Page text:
None of these sources are likely to be available in the future. What are we to do? Where are the leaders today? Well, they have drafted an Open Space Initiative and are trying to secure signatures from Laguna Beach registered voters to place the initiative on the ballot to be voted upon by the voters.

I have signed the initiative. I think it is a no-brainer to provide the City a revenue stream to purchase and maintain open space, about $1 million a year limited to twenty years. In the early years, I paid about $300 per year additional property tax towards purchasing the Laguna Laurel open space in Laguna Canyon. The amount declined over the years and the bond is now completely paid off. The new Open Space Initiative would be a parcel tax having each parcel owner pay $10 a month or $120 per year for twenty years. Please support this effort as it will require a 2/3 positive vote.

Gene Felder

Laguna Beach


Amy Kramer

Palin-Gate, the Emails

The mainstream media never ceases to amaze the American public with what they capitalize upon as important and newsworthy. Forget covering the continuous aftermath of tsunami-stricken Japan or follow-up to the killing of OSB. The news has moved on to more important matters: Sarah Palin’s much anticipated email-gate.

The New York Times is certainly excited about it. Perhaps the thrill of a scandalous sentence or paragraph taken directly (or most likely out of context) from her emails while on the job as Governor of Alaska will prove to be so titillating that all the canceled subscribers will come clambering back. The New York Times is frothing and has even enlisted their own readers to help dig through thousands of emails to find something, anything, one small shred of scandal that will finally bring the Alaskan mother and politician to her knees. Oh please, oh please!

What is this disturbed obsession with Palin and trying to get the mud to stick? Most likely there will not be any photos of her in her underwear sent out to various young interns or Facebook followers.

So far the emails have revealed that Palin was frustrated with the media attacks on her and her family after her VP nomination. She also lamented the death threats she received. The emails prove that Palin was serious about her job, had help from her husband when it came to decisions about the overpopulation of wolves and her concerns about the same mundanities that we all experience. In fact, she must have suspected that someone would eventually go through her emails because there has not been much excitement to uncover. But isn’t that what most newspapers and political antagonists do to all politicians - sift through their emails? Turns out, no. This is an irregular query imposed by people who must be plenty worried about Sarah Palin and her power in the conservative movement.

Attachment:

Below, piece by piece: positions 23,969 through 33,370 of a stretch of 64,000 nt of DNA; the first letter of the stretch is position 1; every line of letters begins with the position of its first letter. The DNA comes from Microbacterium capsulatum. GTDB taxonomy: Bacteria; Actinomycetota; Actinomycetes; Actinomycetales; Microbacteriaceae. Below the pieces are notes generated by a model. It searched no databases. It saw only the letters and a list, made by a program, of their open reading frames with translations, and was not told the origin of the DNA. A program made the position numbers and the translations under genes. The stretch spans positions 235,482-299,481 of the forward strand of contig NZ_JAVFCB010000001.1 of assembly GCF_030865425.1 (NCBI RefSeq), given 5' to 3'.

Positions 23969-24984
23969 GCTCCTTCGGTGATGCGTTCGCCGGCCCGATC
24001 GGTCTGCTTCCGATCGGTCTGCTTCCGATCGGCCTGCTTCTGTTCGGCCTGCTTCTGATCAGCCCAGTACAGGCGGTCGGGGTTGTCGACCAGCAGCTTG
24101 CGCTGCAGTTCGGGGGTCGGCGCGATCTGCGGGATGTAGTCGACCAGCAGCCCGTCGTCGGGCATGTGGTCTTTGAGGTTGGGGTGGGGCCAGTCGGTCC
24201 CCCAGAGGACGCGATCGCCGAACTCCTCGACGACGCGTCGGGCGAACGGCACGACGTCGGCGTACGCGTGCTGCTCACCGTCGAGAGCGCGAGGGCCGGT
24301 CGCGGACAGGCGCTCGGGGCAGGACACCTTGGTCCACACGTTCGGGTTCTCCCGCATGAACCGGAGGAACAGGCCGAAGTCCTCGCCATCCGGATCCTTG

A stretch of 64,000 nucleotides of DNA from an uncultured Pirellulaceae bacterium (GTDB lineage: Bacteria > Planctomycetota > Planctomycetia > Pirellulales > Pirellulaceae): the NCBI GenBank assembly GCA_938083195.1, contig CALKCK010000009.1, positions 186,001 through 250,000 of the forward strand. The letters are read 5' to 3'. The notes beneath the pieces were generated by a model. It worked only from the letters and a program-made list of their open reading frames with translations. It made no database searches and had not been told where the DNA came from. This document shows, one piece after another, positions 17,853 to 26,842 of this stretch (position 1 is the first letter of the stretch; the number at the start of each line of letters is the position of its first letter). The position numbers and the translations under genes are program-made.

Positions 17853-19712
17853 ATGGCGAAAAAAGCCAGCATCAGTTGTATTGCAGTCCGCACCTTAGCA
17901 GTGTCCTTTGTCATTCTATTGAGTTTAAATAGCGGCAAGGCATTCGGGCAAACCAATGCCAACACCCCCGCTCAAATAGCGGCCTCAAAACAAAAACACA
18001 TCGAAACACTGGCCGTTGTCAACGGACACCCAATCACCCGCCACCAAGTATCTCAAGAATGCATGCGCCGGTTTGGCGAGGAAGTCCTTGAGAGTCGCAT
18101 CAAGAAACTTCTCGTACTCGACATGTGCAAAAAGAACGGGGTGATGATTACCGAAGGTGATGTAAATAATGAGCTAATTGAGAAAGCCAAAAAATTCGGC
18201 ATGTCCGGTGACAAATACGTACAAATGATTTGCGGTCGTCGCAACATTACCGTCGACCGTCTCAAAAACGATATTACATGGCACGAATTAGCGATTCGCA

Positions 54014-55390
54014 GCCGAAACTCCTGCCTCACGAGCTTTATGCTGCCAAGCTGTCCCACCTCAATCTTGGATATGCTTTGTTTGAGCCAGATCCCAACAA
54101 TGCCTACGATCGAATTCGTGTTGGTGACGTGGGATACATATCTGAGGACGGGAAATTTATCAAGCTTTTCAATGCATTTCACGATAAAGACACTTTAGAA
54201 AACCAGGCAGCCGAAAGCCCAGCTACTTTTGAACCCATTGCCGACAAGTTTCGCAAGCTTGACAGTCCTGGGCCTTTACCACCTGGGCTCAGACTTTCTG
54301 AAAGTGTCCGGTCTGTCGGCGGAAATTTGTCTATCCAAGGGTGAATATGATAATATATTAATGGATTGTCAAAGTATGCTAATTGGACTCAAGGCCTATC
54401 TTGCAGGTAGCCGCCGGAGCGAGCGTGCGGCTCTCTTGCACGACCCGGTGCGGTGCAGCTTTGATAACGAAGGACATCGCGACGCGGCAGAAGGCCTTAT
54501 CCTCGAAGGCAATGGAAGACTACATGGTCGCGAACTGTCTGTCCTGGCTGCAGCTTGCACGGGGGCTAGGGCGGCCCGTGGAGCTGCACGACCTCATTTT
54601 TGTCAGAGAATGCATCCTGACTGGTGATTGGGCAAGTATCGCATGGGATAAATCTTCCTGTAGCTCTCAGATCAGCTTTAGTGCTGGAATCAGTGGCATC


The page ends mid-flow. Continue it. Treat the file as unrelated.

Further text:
Where was all this email reading activity during the colossal financial crisis brought on by Dodd and Frank who, along with their congressional cohorts, pushed national banks to provide loans to all Americans, whether they could pay for it or not. Why did no one look into the emails and communications regarding Obama’s previous relationship with the venom-tongued Reverend Wright or Mr. No-Regrets Bill Ayers? Why were there not stacks and stacks of paper brought forth from the emails at the Climactic Research Group that basically proved the hockey stick data about global warming was a hoax? Why didn’t The New York Times hire a bunch of readers to delve deeper into that little goldmine? I bet there is some good stuff in all of the above emails - an unexplored treasure trove of information. Surely Anthony Wiener’s emails could provide The New York Times with more salacious content than anyone could imagine.